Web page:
Changing The Price Of Golf, One Tee Time At A Time

Changing The Price Of Golf, One Tee Time At A Time

Ottawa Citizen March 22, 2014.

Would you pay more for a tee time at 10 a.m. on a Saturday than for another at 1:15 p.m.?

Jeff Calderwood thinks you would, and he maintains it will be good for you.

Calderwood is the executive director of the Ottawa-based National Golf Course Owners Association, which has signed a partnership/marketing agreement with the U.S. company Quantival to market and deliver its “dynamic pricing” service to golf courses across the Great White North.

“It’s good for the golf courses, and it’s good for the golfers, too,” Calderwood says.

Call me skeptical, but I’ll reserve judgment until the process plays out over the next couple of Canadian golf seasons.

Here’s a brief summary: Using historical data about such factors as tee time bookings, time of day and time of season and weather and pricing algorithms based on the research of Quantival chairman Nile Hatch, “dynamic” or variable prices are assigned to each slot on the tee time grid.

Variable pricing already exists in the golf world, Calderwood says, citing twilight and weekend rates as just two examples. The change will be in altering the pricing process to the level of those used for hotel rooms, car rentals and airline tickets.

The goal is to enhance revenue for course operators by allowing them to get something for tee times that currently go unused or to lessen the often negative impact of cut-rate and cut-throat competition from online re-sellers of tee times.

Calderwood argues that consumers can and will be benefit in a couple of ways.

First, he says, golf courses that can maintain and build their revenue bases will be better equipped to provide the level of service that customers expect.

Second, while the Gord Holders of the world might be willing to pay full or enhanced prices for peak times, other consumers wouldn’t mind playing a couple of hours earlier or later or maybe on another day if they can do so at a lesser cost.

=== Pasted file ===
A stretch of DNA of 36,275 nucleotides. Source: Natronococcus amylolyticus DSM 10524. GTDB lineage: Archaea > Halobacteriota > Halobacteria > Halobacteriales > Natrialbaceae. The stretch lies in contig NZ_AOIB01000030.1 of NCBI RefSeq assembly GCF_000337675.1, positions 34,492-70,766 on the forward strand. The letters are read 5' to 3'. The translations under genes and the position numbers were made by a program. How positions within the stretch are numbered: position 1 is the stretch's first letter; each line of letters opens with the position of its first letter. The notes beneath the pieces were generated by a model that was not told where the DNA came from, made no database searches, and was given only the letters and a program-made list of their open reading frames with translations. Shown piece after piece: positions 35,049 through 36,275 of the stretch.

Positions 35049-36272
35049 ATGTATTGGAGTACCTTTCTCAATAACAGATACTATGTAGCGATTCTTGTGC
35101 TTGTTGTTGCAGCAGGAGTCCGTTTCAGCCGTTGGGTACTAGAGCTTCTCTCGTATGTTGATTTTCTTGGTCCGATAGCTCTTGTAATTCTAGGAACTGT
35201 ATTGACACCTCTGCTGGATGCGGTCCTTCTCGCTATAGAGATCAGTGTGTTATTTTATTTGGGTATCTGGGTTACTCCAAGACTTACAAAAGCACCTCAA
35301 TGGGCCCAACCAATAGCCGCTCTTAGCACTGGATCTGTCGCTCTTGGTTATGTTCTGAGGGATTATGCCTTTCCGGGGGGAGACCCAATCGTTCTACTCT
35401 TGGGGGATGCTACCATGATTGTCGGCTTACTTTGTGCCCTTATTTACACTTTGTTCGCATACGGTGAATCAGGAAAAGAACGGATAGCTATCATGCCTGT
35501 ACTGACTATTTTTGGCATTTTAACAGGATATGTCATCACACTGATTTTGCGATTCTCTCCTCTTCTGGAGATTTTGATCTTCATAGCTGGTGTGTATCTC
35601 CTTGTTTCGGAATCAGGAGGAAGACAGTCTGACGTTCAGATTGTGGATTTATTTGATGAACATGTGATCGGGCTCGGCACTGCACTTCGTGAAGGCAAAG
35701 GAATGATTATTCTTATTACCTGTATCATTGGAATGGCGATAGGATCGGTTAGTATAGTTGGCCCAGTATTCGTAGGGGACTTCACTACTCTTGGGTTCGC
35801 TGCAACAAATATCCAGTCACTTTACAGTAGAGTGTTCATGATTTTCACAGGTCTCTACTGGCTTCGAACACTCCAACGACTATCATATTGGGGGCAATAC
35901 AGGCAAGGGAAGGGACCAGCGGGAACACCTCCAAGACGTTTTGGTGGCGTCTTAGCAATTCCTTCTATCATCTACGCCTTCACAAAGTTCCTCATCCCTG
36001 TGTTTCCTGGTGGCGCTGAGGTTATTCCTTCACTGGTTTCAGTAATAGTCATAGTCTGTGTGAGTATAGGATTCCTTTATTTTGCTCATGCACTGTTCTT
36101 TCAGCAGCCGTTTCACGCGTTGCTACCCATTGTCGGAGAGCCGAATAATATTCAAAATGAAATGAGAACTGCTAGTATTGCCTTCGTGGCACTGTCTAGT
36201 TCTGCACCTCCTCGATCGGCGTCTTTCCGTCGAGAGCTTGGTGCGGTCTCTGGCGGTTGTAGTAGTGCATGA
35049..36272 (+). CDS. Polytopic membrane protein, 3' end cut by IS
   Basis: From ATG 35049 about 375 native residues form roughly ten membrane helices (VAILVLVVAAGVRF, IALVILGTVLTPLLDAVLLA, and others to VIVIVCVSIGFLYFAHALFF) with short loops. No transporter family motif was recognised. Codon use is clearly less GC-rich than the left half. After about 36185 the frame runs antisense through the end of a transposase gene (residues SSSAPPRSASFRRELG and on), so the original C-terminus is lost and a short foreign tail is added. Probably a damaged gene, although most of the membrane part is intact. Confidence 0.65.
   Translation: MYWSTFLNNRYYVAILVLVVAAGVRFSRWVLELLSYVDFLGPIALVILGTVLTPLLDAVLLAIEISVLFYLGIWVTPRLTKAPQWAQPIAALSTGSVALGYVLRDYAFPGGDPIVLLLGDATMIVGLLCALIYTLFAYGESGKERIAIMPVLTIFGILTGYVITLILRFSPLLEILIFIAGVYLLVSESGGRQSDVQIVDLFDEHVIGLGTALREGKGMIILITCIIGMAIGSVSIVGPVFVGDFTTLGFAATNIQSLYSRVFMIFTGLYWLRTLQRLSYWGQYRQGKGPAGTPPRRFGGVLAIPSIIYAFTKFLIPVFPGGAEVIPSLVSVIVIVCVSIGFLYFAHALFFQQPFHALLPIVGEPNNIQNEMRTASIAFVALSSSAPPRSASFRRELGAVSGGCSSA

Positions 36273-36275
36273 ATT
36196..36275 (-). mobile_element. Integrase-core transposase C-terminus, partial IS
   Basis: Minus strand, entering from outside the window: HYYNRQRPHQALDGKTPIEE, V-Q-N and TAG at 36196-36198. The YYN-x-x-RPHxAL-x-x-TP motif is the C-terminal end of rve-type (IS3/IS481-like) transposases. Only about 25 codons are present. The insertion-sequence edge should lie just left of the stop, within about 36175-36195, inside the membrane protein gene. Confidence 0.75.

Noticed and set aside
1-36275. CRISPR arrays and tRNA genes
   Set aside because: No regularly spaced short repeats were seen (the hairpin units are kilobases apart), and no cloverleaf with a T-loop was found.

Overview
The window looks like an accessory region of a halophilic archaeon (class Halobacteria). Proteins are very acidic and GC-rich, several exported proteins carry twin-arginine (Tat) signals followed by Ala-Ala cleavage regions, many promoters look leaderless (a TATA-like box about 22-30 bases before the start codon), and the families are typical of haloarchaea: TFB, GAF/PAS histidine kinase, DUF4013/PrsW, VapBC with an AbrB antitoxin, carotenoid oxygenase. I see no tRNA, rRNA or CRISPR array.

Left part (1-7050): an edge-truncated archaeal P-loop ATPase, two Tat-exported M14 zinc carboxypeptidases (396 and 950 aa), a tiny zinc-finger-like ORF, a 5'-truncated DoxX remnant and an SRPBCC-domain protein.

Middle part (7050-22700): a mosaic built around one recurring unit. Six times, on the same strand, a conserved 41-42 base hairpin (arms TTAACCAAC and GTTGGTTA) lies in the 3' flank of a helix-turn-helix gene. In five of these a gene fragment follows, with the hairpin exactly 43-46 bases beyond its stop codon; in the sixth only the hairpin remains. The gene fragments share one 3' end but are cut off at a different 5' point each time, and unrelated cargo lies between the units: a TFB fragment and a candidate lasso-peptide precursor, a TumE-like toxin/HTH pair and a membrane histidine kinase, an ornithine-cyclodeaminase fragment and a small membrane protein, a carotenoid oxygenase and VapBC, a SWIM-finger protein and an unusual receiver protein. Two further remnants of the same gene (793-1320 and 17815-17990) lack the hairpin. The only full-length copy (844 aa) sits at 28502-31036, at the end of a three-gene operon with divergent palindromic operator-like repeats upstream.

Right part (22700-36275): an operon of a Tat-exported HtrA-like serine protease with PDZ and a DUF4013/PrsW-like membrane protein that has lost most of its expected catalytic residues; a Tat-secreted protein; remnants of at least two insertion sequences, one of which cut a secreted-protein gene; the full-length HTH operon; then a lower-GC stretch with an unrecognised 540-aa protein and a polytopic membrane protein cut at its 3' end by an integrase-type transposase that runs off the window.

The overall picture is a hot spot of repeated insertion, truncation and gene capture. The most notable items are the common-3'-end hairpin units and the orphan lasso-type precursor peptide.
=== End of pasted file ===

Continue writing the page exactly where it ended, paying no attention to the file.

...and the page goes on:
We’ll see about that. It will be a new thing for Canadian golfers, much different from the more basic rack-rate system, and their response is going to be whatever it is.

According to Calderwood, golf is just playing catchup.

“Our industry has been slow to change the way we price our product. We are using a model that is close to what they have done for the last 100 years.”

Based on what he has been told about “dynamic pricing” at golf courses in the U.S., Calderwood says there has been no blowback from golfers in that country. Part of the reason is that many of them are getting better prices for their off-peak tee times, and that has led to increased sales of tee times that weren’t being used previously.

Spreading the concept and use of dynamic pricing in Canada is going to take some time. Data must be collected and dumped in, and golf course staffers must be trained, which would be hard to do in the short time between the signing of the NGCOA-Quantival agreement in late January and the start of the Canadian golf season.

As of early March, about 80 courses had expressed interest in the system and wanted to have it customized for them, with a big push by NGCOA coming in April.

More likely, for most Canadian courses, would be a 2015 launch.

“There’s different levels of demand,” Calderwood says. “They all have to make their decision on how does this fit or not fit my current circumstances.”

Quantival is not the only variable or dynamic pricing model on the market, not even in Canada, but Calderwood says it’s the best. Keep in mind, though, that his organization has a significant interest in promoting that service.

Tim Forstrom, executive director of Quantival, from Provo, Utah, says the value of any tee time is proportional to the interest of the individual and the particular tee time involved. For example, a retiree who has free time in the afternoon might place more value on a mid-week, mid-day tee time than a businessperson who still works 9-to-5.

Forstrom maintains that time-based pricing puts both the golfer and the course owner in the driver’s seat. “You tell me the time, and we’ll tell you the cost, and vice versa.”

The algorithms developed by Hatch, who has a PhD in economics, are much too complex to be regurgitated here by a mere sports writer, but Forstrom says what Quantival does is cross-examine what happens on those days when nobody plays golf at a given course. Calculate the overall utilization and, in each case, then say, “This is what can be done to drive people into those times.”